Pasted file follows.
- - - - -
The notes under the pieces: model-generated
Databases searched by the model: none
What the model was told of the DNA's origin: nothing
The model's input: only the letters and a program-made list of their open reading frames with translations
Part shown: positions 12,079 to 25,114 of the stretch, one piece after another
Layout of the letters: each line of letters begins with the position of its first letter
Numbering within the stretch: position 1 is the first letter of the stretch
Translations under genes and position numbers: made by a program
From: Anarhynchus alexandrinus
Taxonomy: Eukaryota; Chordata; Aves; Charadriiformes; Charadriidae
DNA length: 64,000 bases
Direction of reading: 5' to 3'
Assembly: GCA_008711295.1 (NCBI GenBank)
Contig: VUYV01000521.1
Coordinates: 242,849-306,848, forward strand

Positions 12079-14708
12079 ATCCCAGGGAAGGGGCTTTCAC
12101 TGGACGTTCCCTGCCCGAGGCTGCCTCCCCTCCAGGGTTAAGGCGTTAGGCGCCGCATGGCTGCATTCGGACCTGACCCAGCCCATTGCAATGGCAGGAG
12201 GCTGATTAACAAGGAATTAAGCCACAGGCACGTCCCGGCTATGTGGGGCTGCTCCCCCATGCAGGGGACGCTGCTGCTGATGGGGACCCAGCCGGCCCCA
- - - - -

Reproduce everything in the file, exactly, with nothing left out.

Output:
The notes under the pieces: model-generated
Databases searched by the model: none
What the model was told of the DNA's origin: nothing
The model's input: only the letters and a program-made list of their open reading frames with translations
Part shown: positions 12,079 to 25,114 of the stretch, one piece after another
Layout of the letters: each line of letters begins with the position of its first letter
Numbering within the stretch: position 1 is the first letter of the stretch
Translations under genes and position numbers: made by a program
From: Anarhynchus alexandrinus
Taxonomy: Eukaryota; Chordata; Aves; Charadriiformes; Charadriidae
DNA length: 64,000 bases
Direction of reading: 5' to 3'
Assembly: GCA_008711295.1 (NCBI GenBank)
Contig: VUYV01000521.1
Coordinates: 242,849-306,848, forward strand

Positions 12079-14708
12079 ATCCCAGGGAAGGGGCTTTCAC
12101 TGGACGTTCCCTGCCCGAGGCTGCCTCCCCTCCAGGGTTAAGGCGTTAGGCGCCGCATGGCTGCATTCGGACCTGACCCAGCCCATTGCAATGGCAGGAG
12201 GCTGATTAACAAGGAATTAAGCCACAGGCACGTCCCGGCTATGTGGGGCTGCTCCCCCATGCAGGGGACGCTGCTGCTGATGGGGACCCAGCCGGCCCCA